Small Asteroid Flies Over South Africa Just Hours After Being Detected


A six-foot-wide meteor hit Botswana, Africa entering the atmosphere at 6:44 pm Botswana time. Travelling at around 38,000 miles per hour, the asteroid sparked the night sky in Botswana early Saturday evening, on June 2, 2018, according to

The asteroid known as ‘2018 LA’ was detected for the third time in its recorded history, and was detected to be a short distance away from Earth. The NASA Planetary Defense organization found the trajectory of the small meteor highly likely to be on a collision course with Earth. Only 13 hours after the meteor was detected, a bright ‘bolide’ fireball burned over the border of Botswana and South Africa, according to

The asteroid ‘2018 LA’ burned up shortly after reaching the Earth’s atmosphere, and there was no reported damage caused by the asteroid. Manager of NASA’s Center for Near-Earth Object Studies, Paul Chodas said in a statement, “The discovery of asteroid 2018 LA is only the third time that an asteroid has been discovered to be on an impact trajectory.” Chodas added, “It is also only the second time that the impact location was predicted well ahead of the event itself,” according to cleveland.cbslocal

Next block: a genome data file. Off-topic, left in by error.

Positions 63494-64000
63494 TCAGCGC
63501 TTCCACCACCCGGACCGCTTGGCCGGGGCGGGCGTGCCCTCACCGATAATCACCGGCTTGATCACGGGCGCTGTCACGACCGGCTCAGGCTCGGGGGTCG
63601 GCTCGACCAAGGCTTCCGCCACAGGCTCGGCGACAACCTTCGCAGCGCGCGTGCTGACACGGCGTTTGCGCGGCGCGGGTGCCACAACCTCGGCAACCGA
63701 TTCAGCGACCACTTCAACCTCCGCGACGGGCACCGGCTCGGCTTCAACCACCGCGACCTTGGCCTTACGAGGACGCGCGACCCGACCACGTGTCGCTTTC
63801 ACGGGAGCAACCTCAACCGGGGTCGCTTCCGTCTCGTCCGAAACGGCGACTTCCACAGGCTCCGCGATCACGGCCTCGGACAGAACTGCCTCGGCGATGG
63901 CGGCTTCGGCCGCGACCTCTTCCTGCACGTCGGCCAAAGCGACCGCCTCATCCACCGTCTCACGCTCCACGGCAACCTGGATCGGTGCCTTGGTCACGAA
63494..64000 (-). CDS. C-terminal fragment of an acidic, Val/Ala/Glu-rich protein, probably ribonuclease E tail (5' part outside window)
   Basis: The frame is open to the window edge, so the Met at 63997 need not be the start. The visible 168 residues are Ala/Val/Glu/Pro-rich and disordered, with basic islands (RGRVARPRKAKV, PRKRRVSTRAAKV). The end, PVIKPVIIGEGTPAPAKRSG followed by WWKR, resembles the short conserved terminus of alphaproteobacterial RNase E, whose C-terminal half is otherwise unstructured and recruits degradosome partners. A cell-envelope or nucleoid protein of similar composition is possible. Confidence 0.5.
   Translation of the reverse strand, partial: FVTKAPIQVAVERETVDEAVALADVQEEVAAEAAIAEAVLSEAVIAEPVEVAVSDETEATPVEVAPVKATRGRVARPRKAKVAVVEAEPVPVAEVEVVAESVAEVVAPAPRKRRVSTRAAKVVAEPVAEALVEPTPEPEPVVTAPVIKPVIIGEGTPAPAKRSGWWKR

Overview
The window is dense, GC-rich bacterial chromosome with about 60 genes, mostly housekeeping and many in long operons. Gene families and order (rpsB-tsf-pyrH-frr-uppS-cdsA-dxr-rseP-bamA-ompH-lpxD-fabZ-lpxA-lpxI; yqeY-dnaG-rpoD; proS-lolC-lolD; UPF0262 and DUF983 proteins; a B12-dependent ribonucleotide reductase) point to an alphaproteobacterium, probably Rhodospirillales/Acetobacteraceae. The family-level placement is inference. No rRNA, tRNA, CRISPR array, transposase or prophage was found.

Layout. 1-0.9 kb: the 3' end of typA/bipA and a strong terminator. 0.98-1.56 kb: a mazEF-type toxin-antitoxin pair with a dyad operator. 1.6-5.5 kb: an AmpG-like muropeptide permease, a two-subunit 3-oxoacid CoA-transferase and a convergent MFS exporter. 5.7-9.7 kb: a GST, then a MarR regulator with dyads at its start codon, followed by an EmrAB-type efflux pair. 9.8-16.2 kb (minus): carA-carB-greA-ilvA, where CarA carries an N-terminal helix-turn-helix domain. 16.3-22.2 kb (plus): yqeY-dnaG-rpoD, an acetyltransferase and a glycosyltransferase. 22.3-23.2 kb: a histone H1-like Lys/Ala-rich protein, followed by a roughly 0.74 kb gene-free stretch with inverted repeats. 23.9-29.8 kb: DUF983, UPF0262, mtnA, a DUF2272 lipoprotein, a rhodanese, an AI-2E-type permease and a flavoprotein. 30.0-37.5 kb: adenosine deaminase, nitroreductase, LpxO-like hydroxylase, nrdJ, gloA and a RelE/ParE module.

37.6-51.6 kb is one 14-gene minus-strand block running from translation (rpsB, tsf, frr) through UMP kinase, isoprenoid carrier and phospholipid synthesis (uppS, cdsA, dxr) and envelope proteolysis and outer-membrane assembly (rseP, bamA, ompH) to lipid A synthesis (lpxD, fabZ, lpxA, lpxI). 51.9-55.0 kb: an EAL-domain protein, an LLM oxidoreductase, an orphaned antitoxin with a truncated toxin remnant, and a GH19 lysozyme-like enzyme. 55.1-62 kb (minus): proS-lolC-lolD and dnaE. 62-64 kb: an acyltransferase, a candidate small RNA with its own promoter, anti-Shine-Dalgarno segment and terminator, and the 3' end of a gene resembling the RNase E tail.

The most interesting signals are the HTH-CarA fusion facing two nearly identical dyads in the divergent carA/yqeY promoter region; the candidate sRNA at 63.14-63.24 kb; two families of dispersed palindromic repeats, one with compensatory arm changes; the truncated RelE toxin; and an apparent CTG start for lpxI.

‘2018 LA was first sighted by astronomers at the Catalina Sky Survey near Tucson, Arizona. The first faint sighting of the meteor showed it to be 6 feet (2 meters) in diameter, small enough to burn up at entrance of Earth’s atmosphere. The astronomers at the Catalina Sky Survey reported their findings to the Minor Planet Center in Cambridge, Massachusetts. MPC managed to calculate preliminary trajectory for the asteroid, hinting that it could be on a collision course with Earth, according to

MPC reported their preliminary trajectory to the Jet Propulsion Laboratory in Pasadena, California. JPL’s automated scout system confirmed that ‘2018 LA’ was on a collision course with Earth, and sent out alerts to asteroid observers trying to spot it. Planetary Defense Officer Lindley Johnson at NASA HQ stated, “This was a much smaller object than we are tasked to detect and warn about, however, this real-world event allows us to exercise our capabilities and gives some confidence our impact prediction models are adequate to respond to the potential impact of a larger object,” according to denver.cbslocal


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